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This Little Piggy Went to Market

Updated: Sep 22, 2020

We are down to one hog left on the homestead. This past Saturday, we rounded up the remaining females (with a BIG help from our local cowboy buddy & his dog up the way at Los Solano Ranch) and they were sent to the butcher. Even writing that last sentence sounds harsh to me... It is important to keep in mind that this is the role they were supposed to play. This was their job. This was what we raised them for, and they still lived a far better life than almost any other pork pig out there.

We have to wait about a month for our last pig (the male) to be ready to go, as he is still "in-tact" and he needs time to cool his hormones now that the females are gone. If we don't wait it out, the male hormones can leave a bad scent on the pork. We may consider selling the boar to become a stud over the next few weeks, as he is a handsome fella, but it would have to be at the right price to help pay off what we put into raising him.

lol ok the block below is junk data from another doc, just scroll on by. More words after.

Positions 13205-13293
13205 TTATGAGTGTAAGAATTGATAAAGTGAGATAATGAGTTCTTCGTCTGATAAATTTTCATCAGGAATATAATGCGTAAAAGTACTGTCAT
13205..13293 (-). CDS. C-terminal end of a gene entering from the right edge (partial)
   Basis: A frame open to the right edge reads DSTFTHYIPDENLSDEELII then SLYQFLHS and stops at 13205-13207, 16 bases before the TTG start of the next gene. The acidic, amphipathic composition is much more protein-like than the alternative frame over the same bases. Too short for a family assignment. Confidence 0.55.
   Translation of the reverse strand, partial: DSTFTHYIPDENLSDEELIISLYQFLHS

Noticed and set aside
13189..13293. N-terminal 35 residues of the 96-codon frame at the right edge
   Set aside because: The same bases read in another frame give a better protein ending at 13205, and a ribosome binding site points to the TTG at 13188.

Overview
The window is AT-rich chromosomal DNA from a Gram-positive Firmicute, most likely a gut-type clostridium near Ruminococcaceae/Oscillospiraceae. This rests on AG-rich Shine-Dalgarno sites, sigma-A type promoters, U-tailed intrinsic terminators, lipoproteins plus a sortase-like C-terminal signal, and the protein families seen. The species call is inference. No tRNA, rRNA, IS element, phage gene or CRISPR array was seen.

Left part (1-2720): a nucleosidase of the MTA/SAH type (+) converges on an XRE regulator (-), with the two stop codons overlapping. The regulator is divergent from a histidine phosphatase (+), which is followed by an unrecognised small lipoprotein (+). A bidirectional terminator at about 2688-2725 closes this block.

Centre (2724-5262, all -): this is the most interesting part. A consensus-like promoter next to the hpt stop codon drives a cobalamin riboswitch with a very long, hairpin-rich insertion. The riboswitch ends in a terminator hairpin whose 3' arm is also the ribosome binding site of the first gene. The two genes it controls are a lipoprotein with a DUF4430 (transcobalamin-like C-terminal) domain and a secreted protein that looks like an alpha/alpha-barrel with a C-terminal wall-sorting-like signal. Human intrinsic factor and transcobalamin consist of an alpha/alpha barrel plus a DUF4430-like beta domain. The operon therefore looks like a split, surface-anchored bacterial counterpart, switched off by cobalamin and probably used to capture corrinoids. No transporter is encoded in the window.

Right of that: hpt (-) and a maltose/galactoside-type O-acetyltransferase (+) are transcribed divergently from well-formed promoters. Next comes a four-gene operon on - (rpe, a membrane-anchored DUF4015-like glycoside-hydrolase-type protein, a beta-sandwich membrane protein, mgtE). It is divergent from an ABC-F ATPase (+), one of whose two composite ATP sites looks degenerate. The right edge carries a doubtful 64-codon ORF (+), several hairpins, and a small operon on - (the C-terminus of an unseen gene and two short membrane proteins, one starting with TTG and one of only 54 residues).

Originally we had a lot of intentions to breed the boar for piglets, but plans change.

Pigs have been a great experience and challenge for us. In the future, we may raise them again (probably only 2 at a time however) because we are incredibly proud of the product we grew. Our homemade breakfast sausage, ribs, bacon, ham, chops, and more are one of our crowning achievements in homesteading yet. That being said, growing pork is an expensive hobby. Pigs eat a lot of feed, even when supplemented with scraps. It is most certainly not a cost effective livestock, but if your goal is quality, then it is a worthy endeavor. By ridding the homestead of the pigs, we will substantially increase our weekly savings. We'll also have a freezer full of pork cuts, which means less I have to spend at the grocery store for the time being. For that, I am incredibly grateful.

Pigs have also proven to be a bit difficult to manage.... all of the birds have been pretty docile and simple. The pigs are mischievous, stubborn, skittish, and actually caused more anxiety than I personally would have liked. I don't regret opting to commit to them, as it has taught us a lot about hooved livestock, and I do believe a lot of that knowledge will help us when it comes to taking on new challenges, and trying other things on the homestead in the future.

For now, it will be a welcome break so we can focus on garden expansion, family camping trips, new livestock, and the possibility of growth and spread for our homestead.

Photo: Kate Michaud Photography, Paris, ME


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